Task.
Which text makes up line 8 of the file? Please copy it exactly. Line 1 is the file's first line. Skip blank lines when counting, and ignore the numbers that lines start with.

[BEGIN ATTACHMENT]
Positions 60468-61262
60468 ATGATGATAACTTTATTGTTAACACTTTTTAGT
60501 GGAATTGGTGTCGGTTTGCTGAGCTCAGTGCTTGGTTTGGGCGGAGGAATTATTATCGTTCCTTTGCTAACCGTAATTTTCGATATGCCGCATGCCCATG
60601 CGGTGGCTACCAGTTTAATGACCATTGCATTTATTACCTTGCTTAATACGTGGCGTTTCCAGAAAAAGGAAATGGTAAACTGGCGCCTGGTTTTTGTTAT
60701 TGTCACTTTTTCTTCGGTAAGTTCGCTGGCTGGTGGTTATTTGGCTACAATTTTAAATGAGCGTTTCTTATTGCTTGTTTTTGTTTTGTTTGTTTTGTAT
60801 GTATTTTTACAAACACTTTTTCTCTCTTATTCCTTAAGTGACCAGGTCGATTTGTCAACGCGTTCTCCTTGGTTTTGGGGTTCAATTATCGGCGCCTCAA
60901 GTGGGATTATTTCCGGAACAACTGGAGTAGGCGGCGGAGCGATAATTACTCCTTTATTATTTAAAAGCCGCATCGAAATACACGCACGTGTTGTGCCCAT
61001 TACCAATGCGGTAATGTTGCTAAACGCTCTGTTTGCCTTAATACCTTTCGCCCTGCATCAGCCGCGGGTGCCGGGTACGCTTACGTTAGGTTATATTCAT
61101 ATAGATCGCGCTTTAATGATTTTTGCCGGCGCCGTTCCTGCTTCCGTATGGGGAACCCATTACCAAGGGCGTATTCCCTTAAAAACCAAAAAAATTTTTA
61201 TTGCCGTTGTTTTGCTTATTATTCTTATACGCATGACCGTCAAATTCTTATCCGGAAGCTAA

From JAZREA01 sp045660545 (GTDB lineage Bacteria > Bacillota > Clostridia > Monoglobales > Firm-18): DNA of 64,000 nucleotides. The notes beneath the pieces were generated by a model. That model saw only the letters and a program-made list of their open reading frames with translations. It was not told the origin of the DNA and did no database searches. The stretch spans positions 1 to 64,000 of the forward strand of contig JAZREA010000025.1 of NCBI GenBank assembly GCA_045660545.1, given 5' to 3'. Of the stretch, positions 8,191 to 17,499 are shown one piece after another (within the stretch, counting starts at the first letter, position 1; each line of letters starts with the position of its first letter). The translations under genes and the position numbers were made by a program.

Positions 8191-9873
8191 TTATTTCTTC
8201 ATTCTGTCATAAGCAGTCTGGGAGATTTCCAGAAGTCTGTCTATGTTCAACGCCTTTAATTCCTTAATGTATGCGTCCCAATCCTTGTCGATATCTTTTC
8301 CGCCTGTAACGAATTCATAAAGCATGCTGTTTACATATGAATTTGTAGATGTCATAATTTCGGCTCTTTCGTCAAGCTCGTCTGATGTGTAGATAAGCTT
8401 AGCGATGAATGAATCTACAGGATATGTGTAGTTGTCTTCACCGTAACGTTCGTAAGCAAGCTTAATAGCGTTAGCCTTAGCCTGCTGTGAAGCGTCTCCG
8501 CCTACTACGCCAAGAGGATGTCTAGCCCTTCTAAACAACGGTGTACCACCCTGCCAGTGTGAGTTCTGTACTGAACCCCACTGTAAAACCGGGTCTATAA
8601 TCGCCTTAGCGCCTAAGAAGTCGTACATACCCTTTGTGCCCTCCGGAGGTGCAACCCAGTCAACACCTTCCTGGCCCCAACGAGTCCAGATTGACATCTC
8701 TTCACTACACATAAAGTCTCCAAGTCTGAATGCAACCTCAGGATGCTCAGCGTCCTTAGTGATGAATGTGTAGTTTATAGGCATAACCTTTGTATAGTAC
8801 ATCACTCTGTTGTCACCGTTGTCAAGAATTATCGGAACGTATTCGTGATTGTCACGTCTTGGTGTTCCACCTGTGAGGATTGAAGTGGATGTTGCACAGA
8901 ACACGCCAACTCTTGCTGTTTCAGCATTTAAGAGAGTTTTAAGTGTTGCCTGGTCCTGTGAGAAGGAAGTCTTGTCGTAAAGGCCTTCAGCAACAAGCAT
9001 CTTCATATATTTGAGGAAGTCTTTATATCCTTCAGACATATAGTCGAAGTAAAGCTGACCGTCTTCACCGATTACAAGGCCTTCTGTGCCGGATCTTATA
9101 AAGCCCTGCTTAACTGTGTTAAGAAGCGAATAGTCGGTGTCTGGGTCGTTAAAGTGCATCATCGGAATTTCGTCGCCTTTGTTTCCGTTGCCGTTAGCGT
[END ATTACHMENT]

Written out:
61001 TACCAATGCGGTAATGTTGCTAAACGCTCTGTTTGCCTTAATACCTTTCGCCCTGCATCAGCCGCGGGTGCCGGGTACGCTTACGTTAGGTTATATTCAT